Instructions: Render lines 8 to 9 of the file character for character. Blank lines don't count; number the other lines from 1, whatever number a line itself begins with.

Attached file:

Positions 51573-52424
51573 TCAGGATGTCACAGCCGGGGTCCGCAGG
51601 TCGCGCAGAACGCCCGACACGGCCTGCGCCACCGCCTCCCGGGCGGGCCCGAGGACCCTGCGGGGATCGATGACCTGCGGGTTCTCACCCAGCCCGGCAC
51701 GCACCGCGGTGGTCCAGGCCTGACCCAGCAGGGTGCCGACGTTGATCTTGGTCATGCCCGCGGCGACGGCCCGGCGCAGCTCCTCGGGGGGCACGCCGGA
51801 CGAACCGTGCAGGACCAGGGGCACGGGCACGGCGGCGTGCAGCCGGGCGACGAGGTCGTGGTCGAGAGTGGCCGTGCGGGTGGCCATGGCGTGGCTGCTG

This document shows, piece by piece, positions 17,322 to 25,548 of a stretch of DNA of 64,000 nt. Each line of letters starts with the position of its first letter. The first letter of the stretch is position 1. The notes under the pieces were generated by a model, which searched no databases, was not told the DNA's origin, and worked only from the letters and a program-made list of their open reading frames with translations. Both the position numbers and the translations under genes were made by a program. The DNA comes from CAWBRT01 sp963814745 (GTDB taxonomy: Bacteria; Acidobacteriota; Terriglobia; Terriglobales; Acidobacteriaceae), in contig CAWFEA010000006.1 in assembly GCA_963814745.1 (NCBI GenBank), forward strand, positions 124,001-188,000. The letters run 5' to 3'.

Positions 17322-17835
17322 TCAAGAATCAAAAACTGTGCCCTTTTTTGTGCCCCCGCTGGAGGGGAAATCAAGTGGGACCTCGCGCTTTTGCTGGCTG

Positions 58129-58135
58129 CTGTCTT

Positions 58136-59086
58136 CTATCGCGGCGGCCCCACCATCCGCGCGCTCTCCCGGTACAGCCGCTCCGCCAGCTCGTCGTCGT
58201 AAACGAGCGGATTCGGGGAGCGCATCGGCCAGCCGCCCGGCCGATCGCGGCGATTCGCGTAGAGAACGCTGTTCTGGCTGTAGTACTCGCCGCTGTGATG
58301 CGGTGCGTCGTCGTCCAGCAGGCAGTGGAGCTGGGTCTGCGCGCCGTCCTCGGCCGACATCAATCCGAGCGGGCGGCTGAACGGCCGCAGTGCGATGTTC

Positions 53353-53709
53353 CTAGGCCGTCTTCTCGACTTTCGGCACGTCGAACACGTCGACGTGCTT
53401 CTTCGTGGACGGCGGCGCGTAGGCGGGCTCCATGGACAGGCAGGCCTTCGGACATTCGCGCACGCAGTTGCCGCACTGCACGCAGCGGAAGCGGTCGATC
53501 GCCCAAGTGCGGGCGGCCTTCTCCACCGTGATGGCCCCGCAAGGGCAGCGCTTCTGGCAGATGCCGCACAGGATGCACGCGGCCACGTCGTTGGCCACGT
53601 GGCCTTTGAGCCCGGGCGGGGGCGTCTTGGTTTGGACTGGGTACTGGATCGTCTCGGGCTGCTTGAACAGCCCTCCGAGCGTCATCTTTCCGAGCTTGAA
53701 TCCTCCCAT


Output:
17322 TCAAGAATCAAAAACTGTGCCCTTTTTTGTGCCCCCGCTGGAGGGGAAATCAAGTGGGACCTCGCGCTTTTGCTGGCTG

Positions 58129-58135